The Montreal-based artificial intelligence company Element AI has recently secured a $135 million investment from major players such as Microsoft, Intel and Nvidia. The investment will be used to hire more staff who are at the top of their industries, including plans to expand internationally.
Element AI was setup to help businesses that are unfamiliar with AI technology to change the way they do business. It functions as a combination of general research labs and a start-up incubator. The company was co-founded by Yoshua Bengio, one of the pioneers of machine learning, along with Jean-Francois Gagne, Nicholas Chapados and Canadian capital fund Real Ventures.
As well as working to develop AI products of the future, Element AI also commercialise products that are already available, and help businesses to implement them. In one project, they worked with a Japanese semi-conductor company to analyze data collected by assembly robots on the factory floor, and used the data to reduce manufacturing errors and improve product quality.
The $135 million investment marks a big moment for the Montreal company. In an interview, co-founders Bengio and Gagne said the money would be used to hire 250 new employees, including 100 more in Montreal, 100 in a new office in Toronto, and a further 50 employees stationed in Asia in Element’s first international base.
In a single word, the investment will be used to scale. Element AI will be looking for experts that are “at the top of their game in their domains,” and, as the co-founders describe, they will be focused not only on pure AI, but on robotics, industrial manufacturing, cyber security and the finance sectors.
Artificial intelligence has come a long way already. Recently, an artificial intelligence bot beat a whole team of professional poker players in a lengthy round of poker, a game of incomplete information which was previously deemed too complex for AI to conquer.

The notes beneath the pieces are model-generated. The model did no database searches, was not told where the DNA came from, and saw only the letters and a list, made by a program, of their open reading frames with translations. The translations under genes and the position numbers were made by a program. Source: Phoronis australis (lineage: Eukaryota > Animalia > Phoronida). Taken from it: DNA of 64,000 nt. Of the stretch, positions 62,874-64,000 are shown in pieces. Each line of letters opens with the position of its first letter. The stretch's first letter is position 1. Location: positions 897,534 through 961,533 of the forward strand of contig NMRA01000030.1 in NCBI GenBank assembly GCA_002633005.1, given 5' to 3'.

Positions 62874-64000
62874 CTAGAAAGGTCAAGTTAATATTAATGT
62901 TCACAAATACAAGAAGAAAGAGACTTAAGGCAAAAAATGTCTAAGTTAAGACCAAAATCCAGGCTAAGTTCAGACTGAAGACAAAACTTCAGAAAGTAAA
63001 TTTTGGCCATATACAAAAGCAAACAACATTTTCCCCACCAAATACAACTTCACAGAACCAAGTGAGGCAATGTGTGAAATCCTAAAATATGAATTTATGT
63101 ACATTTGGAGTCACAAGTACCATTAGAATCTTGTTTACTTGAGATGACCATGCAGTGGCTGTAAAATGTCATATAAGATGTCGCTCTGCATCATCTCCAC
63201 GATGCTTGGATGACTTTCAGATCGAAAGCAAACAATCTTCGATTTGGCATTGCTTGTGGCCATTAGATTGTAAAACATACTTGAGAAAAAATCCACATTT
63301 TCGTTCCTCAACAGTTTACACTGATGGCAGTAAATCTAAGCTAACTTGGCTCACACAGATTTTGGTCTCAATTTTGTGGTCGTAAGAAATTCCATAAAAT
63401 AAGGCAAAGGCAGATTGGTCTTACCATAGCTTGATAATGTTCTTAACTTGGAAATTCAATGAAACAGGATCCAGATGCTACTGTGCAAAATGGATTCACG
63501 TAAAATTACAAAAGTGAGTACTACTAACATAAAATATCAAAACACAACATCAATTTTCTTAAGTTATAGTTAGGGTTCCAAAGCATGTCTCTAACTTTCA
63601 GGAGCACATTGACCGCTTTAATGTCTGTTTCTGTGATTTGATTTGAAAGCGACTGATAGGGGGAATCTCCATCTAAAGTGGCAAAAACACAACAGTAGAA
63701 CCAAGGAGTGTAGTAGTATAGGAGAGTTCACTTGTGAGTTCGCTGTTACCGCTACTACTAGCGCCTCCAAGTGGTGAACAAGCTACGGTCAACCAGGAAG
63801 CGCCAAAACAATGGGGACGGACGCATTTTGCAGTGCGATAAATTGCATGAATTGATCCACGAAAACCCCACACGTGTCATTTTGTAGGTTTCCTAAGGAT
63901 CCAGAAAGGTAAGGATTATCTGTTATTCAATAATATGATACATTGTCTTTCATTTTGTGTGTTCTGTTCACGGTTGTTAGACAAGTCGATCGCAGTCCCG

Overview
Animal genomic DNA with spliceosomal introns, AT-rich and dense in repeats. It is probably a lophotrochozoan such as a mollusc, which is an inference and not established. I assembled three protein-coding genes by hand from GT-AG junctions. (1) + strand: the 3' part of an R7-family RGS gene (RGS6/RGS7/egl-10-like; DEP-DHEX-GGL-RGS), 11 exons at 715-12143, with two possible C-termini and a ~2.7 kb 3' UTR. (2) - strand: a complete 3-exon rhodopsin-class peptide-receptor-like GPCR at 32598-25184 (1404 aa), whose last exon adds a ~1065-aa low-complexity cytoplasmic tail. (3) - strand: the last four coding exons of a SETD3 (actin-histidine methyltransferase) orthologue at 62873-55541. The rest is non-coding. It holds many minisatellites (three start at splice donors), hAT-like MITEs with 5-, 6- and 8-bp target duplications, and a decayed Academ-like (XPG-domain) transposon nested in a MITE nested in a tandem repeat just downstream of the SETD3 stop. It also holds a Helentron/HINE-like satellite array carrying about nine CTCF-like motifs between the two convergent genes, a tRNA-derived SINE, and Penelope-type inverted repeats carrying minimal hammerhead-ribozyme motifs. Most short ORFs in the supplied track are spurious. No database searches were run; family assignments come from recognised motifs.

Element AIs contributions should bring about more advancements in the AI field, particularly when it comes to useful business applications. Though they currently have no startups in their incubation program, they plan to be working with 20 startups within the next 12 months, boosting the impact of smaller companies in the field.
“If we want Canada to be a leader in AI, we need to have companies like Element AI which can grow fast, because this is such a fast-changing scene,” says Bengio talking to CBC news.
The multi-million investment is not the only good news for Montreal’s AI industry. Google and Microsoft have both announced expansions of their Montreal research groups, and the Quebec government is to hand out $100 million for AI initiatives by 2022.
As artificial intelligence markets expand, the giants of the industry will continue to gain traction, but Bengio is confident that Element AI can gain traction.
“Element AI is looking at particular types of customers that are not necessarily currently well served by the market, but could become global giants. That’s the game I think we need to be playing,” said Bengio.